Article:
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How Fortune’s 40 Under 40 Gets Stuff Done

There are many words you could use to describe various members of Fortune’s 2018 40 Under 40 class. “Slacker” is not one of them.

Whether they’re building companies worth billions of dollars, carving a prominent niche in a Fortune 500 business, leading governments or winning Academy Awards, these listers are running fast and winning big. How do they do it?

We asked our 40 Under 40 crew for their best productivity tips. And, as it turns out, some common themes emerged. Read on to see which tips may work for you.

Don’t Spend Too Much Time in Meetings

Dedicate at least 3 days a week to having zero meetings and just get things done. I try to have all my meetings on Tuesday and Thursday, leaving the remaining days to focus on our top 3 goals.
Stephanie Lampkin, 33
Founder & CEO, Blendoor

I carve out time every day to be proactive, with no meetings, so I can be thoughtful and prioritize. I also have very few applications on my phone (aside from Lyft) to eliminate distractions.
John Zimmer, 34
Cofounder & President, Lyft

Write It Down

I write everything down: important decisions, my number-one goal for the day, to-dos, and miscellaneous thoughts. It helps me focus on what’s most important each day, not forget anything, and provides a nice look back at key moments and inflection points that can be good teaching moments for new employees down the road.
Vlad Tenev, 31
Cofounder & Co-CEO, Robinhood

I start my day with lists and end my day with lists. It helps me cut through the noise of email and zero in on the two/three most important things to accomplish everyday.
Anu Duggal, 39
Founding Partner, Female Founders Fund

Everyday, I write down affirmations (what I aspire to be in the world) and my goals (if I only got three things done today, what would they be). Then I start on those three things, before looking at anything else like my inbox.
Brian Armstrong, 35
Cofounder & CEO, Coinbase

Just Say No

It can be easy to say yes to a meeting or event invite when there is nothing on your calendar, but even then people should have a very strict filter. Saying no allows freedom to think and to choose how to spend that time instead of letting others choose for you.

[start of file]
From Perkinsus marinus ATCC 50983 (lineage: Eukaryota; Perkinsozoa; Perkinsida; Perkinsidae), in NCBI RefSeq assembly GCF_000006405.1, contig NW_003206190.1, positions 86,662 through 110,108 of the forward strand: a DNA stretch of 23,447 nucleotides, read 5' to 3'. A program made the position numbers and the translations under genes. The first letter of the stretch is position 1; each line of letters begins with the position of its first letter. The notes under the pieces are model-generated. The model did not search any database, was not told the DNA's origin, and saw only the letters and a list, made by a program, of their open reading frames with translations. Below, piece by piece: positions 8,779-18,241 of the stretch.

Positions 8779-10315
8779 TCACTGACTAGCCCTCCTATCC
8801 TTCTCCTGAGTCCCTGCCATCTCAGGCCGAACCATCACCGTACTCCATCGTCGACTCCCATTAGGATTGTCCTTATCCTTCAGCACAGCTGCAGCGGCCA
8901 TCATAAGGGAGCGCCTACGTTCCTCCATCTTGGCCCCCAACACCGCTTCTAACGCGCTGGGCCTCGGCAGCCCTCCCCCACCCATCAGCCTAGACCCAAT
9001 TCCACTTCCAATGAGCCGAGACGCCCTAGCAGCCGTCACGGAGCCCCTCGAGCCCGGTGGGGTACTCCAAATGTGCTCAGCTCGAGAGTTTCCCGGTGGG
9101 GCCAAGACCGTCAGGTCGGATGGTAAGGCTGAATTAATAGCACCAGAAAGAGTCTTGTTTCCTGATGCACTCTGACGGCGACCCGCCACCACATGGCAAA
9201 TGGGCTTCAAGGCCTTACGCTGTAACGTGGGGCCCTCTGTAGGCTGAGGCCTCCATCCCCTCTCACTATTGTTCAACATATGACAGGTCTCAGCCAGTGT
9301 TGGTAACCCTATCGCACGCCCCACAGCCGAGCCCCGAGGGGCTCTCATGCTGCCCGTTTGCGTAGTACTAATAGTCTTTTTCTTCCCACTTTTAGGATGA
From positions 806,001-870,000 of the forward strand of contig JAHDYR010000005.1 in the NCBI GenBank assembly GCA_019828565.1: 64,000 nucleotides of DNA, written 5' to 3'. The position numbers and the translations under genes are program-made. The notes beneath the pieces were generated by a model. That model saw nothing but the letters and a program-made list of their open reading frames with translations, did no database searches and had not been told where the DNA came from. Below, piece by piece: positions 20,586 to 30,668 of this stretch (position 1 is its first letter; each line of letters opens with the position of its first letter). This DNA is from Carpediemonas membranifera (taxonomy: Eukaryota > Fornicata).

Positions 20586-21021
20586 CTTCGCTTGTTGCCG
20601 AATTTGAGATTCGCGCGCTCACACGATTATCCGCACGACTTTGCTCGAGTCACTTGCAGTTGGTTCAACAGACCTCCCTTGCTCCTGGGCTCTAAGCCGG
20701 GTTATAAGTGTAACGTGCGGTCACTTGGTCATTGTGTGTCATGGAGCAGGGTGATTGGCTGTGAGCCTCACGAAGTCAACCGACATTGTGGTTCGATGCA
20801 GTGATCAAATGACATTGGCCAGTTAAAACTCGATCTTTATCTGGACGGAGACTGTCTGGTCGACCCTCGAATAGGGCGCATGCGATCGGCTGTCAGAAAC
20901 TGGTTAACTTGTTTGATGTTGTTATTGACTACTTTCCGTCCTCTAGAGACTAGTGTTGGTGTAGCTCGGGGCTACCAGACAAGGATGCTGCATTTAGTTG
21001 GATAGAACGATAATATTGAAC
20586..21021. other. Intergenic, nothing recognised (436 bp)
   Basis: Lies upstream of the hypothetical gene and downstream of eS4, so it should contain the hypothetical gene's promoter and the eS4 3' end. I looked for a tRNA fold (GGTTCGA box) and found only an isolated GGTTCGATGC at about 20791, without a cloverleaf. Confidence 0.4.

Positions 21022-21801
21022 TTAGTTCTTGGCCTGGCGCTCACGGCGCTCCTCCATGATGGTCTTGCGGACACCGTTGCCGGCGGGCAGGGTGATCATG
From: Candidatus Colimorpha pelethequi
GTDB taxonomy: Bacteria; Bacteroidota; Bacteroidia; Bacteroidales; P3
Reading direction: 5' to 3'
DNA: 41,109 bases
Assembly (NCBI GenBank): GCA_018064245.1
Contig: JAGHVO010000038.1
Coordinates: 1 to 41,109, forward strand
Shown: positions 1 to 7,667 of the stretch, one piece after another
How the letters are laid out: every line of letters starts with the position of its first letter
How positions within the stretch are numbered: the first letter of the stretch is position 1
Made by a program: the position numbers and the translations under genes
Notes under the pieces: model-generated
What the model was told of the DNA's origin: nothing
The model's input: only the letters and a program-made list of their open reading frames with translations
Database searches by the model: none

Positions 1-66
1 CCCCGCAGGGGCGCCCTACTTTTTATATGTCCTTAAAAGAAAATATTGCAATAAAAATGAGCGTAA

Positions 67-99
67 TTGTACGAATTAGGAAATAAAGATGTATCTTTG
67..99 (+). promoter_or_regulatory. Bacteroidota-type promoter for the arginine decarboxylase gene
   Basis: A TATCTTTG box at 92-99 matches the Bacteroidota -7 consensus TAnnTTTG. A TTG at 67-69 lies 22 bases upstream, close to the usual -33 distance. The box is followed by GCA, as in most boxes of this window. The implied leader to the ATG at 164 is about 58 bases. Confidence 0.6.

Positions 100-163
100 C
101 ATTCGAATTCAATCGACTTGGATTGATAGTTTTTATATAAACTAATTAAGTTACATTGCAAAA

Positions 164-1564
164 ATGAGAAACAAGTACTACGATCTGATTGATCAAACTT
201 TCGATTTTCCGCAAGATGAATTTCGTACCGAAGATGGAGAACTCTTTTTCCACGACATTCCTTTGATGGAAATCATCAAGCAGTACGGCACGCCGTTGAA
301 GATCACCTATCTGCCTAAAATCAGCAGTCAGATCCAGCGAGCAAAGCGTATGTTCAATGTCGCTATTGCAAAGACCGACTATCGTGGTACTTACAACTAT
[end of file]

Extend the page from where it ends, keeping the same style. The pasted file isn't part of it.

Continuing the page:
Dave Gilboa, 37
Cofounder & Co-CEO, Warby Parker

It is painful that I can’t say yes to everything I believe in or would enjoy but it’s also critical to my sanity and my time that I say no a lot.
Katrina Lake, 35
Founder & CEO, Stich Fix

We often say strategy is what you say no to. I find for day-to-day work, focusing on one activity before moving on to the next is critical. Check email only when you have the ability to respond.
Neil Blumenthal, 37
Cofounder & Co-CEO, Warby Parker

Make Time to Relax

Time out makes you better at your job, and isn’t something you should feel guilty about. It took me years to accept that, and I still fight it.
Jacinda Ardern, 37
Prime Minister, New Zealand

Take breaks, get enough sleep, take care of yourself. You can be “busy” and work more hours, but if you’re not sharp, then you end up wasting more time than not.
Arlan Hamilton, 37
Founder & Managing Partner, Backstage Capital

Every month I spend a few days away from the office somewhere remote, to force myself to make time for creative thinking and idea generation.
Marc Stad, 39
Founder & Partner, Dragoneer Investment Group

Sleep a lot. As much as you can. (Disclaimer: I don’t have kids, so I get to say this.) I routinely sleep nine or ten hours a night when I feel tired, and if I can sleep ten to twelve hours on the weekends, I do, and have done so for years.
Andy Dunn, 39
Founder & CEO Bonobos; SVP of Digital Consumer Brands, Walmart

Hire Smart …

Surround yourself with people you trust.
Joey Levin, 38
CEO, IAC

Don’t compromise on hiring great people, set high expectations for them, and create transparency by providing them a lot of context.
Lynn Jurich, 39
Cofunder & CEO, Sunrun

… Then Listen Up!

Minimize multi-tasking during meetings. It can be tempting to respond to emails, slack or texts during meetings, especially when you are not speaking. I’ve found when I give someone or a topic my full attention, it usually leads to more productive meetings, less revisions, fewer follow-ups and, in general, a more engaged team.
Sumaiya Balbale, 37
VP of E-Commerce, Mobile and Digital Marketing, Walmart